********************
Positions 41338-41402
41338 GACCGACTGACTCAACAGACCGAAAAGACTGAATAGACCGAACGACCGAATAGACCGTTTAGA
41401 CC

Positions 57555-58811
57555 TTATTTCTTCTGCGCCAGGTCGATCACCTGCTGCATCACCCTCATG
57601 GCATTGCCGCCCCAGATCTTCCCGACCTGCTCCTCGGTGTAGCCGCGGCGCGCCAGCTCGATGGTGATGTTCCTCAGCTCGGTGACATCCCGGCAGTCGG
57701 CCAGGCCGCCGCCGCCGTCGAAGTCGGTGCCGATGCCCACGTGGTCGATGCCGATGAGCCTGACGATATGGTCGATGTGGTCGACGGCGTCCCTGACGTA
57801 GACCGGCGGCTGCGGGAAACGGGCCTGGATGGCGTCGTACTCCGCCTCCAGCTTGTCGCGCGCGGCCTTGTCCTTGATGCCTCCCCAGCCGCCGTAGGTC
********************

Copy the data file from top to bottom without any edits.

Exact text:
Positions 41338-41402
41338 GACCGACTGACTCAACAGACCGAAAAGACTGAATAGACCGAACGACCGAATAGACCGTTTAGA
41401 CC

Positions 57555-58811
57555 TTATTTCTTCTGCGCCAGGTCGATCACCTGCTGCATCACCCTCATG
57601 GCATTGCCGCCCCAGATCTTCCCGACCTGCTCCTCGGTGTAGCCGCGGCGCGCCAGCTCGATGGTGATGTTCCTCAGCTCGGTGACATCCCGGCAGTCGG
57701 CCAGGCCGCCGCCGCCGTCGAAGTCGGTGCCGATGCCCACGTGGTCGATGCCGATGAGCCTGACGATATGGTCGATGTGGTCGACGGCGTCCCTGACGTA
57801 GACCGGCGGCTGCGGGAAACGGGCCTGGATGGCGTCGTACTCCGCCTCCAGCTTGTCGCGCGCGGCCTTGTCCTTGATGCCTCCCCAGCCGCCGTAGGTC